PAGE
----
Stevie Ray Vaughan
Flies On Little Wings

© Brandt Hardin

Stevie Ray Vaughan was not a rock star in the conventional sense. For one thing, he had tremendous talent, which has become less of a prerequisite for stardom since disco laid waste to rock n’ roll in the 70s. For another, it doesn’t appear that he was a total self-indulgent prick, at least not to the embarrassing degree that the brightest stars reach—or that I do, for that matter.  Stevie Ray seems to have been a good guy.

Sure, before he supposedly got sober, Vaughan laced his whiskey with enough cocaine to develop bloody, bubbling holes in his stomach. He also named his band Double Trouble—will we mock him for that for the rest of eternity? He was a Texan, after all, what do you expect? And yes, when his marriage dissolved in his early 30s, Vaughan began keeping company with a nubile 17-year-old model from New Zealand. Some people judged him for his taste for tadpoles, but that just comes with the territory in rock ‘n roll. What about his crone wife, Lenora? “Lenny” snorted up Stevie Ray’s meager record royalties and commenced to gobble cock like a biomorphic turkey/rooster hybrid. Who is the villain of that story, really?

Stevie was a master blues guitar shredder who crashed and burned in his prime on August 27, 1990. He exploded on a fucking ski slope in a helicopter, for Christ’s sake! So I think we should all just give him a break. Yeah, I could fill pages making sport of the guy. I could poke fun at his gummy, Chicklets-jammed-into-Silly-Putty smile or the gayer-than-AIDS scarves he always wore, but really, I’d be a petty asshole to even mention them. So let’s just stick to the music, shall we?

Like his hero Jimi Hendrix, Stevie Ray Vaughan’s prefered ax was a Fender Stratocaster, which he customized to the smallest detail. His favorite was a 1963 model that he and his guitar tech, Rene Martinez, called “Number One” and Stevie Ray called his “First Wife.” “Number One’s sidekick” was a Strat given to him as a gift from his wife, Lenora, which he dubbed “Lenny.” The rest of his small touring ensemble included “Butter,” “Red,” “Charley,” and a just few other cherished guitars. It is arguable that Stevie’s greatest loves were his instruments. Even when the strings broke or the pickups crapped out, they were better behaved than any human could be. Not that Vaughan made his relationship with guitars easy.

Anyone who has picked up a guitar knows that playing even medium gauged strings can feel like you’re doing fingertip push-ups on a bed of nails, but Vaughan played the heaviest gauges. Rene Martinez says that Vaughan started with a .013 and ended up with a .060. Combined with the incredibly high action on the bridge, Stevie Ray often came off stage looking like he’d just tried to feed a rabid badger by hand. That’s how he got such a snappy tone in his performances. His hands were phenomenally strong, so he still pulled off smooth bends that would have the Devil toting his fiddle to a Georgia pawn shop.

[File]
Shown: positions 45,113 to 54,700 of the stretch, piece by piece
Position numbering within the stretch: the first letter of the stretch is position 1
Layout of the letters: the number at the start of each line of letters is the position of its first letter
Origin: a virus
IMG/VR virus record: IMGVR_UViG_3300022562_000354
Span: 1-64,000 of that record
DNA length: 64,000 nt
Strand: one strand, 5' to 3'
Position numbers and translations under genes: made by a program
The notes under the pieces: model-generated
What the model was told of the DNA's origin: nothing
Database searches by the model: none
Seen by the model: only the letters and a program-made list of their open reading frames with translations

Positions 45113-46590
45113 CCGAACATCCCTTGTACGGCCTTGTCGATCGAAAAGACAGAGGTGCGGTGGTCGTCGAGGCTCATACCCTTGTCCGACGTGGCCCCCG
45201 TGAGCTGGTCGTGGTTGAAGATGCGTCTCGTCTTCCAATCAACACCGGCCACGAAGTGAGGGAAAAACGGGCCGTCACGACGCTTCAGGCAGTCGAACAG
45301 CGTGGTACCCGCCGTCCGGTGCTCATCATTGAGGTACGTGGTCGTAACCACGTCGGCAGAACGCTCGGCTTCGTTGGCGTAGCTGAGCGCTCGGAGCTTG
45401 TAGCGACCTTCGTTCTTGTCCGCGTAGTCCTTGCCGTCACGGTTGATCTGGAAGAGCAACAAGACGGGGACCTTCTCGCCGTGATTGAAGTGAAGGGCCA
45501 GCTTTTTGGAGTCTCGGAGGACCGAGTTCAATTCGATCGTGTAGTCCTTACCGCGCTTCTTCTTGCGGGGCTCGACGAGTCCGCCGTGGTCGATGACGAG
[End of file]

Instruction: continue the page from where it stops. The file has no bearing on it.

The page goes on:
Stevie Ray’s gritty blues belongs in a bar, not on a page or computer screen, but here we are. His gravelly voice cried out to the Texas stars, “Gimme a drink, gimme a good woman, and if you fuck with either of them, gimme a fight then, you bad mambajamba!” You, dear reader, shouldn’t be reading morbid blogs your so-called “smart” phone right now, says Stevie—you should be making your way to the nearest honkytonk and dominating the jukebox with SRV tunes, even if that means scrapping the local hip hop fans for the right to get redneck. But if that’s not in the cards and you prefer to YouTube your way to rock n’ roll in total isolation, ol’ JoeBot be right here with you.

It is so difficult to describe a song in words. That’s why the most boring segments of otherwise great books—like Steppenwolf or The Electric Kool-Aid Acid Test—are when the author tries to use words to describe music. If Hesse and Wolfe couldn’t really render a song in literature, it would be foolish for me to attempt it.

I only know Stevie Ray’s songs from frequenting bars—usually the ones with dead animal heads on the wall and no hint of any awareness of import beers. I never knew the man, and I barely know anything about his story. But I do know a roadie who claims that he was working at the Alpine Valley Music Theater the night that Stevie Ray Vaughan’s helicopter whirled through the fog and smashed him into a billion tears.

My roadie friend is a sociopathically loquacious, yet oftentimes charming man with whom I have exchanged many fascinating anecdotes in the dark shadows of the steel. He is an AWOL Army vet who took up cage fighting and sky-diving in his late 40s to offset the depressing deterioration brought on by his chemotherapy—a true fighter. He says that he has relics from Stevie Ray Vaughan’s last show, but is currently collecting clothes and food for the Northeasterners who have just been slammed by Hurricane Irene. When I finally catch up with him, I’ll have photographs for you to marvel over.

Until then, enough with the words. We’ll let this eternally influential guitarist speak for himself from beyond the grave…

© 2011 Joseph Allen

Stevie Ray Vaughan – “Life Without You